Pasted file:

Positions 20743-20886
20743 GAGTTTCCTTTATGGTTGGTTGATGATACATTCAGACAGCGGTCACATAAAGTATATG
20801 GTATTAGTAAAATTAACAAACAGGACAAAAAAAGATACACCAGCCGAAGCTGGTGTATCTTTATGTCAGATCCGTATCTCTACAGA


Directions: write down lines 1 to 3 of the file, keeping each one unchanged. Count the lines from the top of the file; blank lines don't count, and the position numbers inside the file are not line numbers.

Positions 20743-20886
20743 GAGTTTCCTTTATGGTTGGTTGATGATACATTCAGACAGCGGTCACATAAAGTATATG
20801 GTATTAGTAAAATTAACAAACAGGACAAAAAAAGATACACCAGCCGAAGCTGGTGTATCTTTATGTCAGATCCGTATCTCTACAGA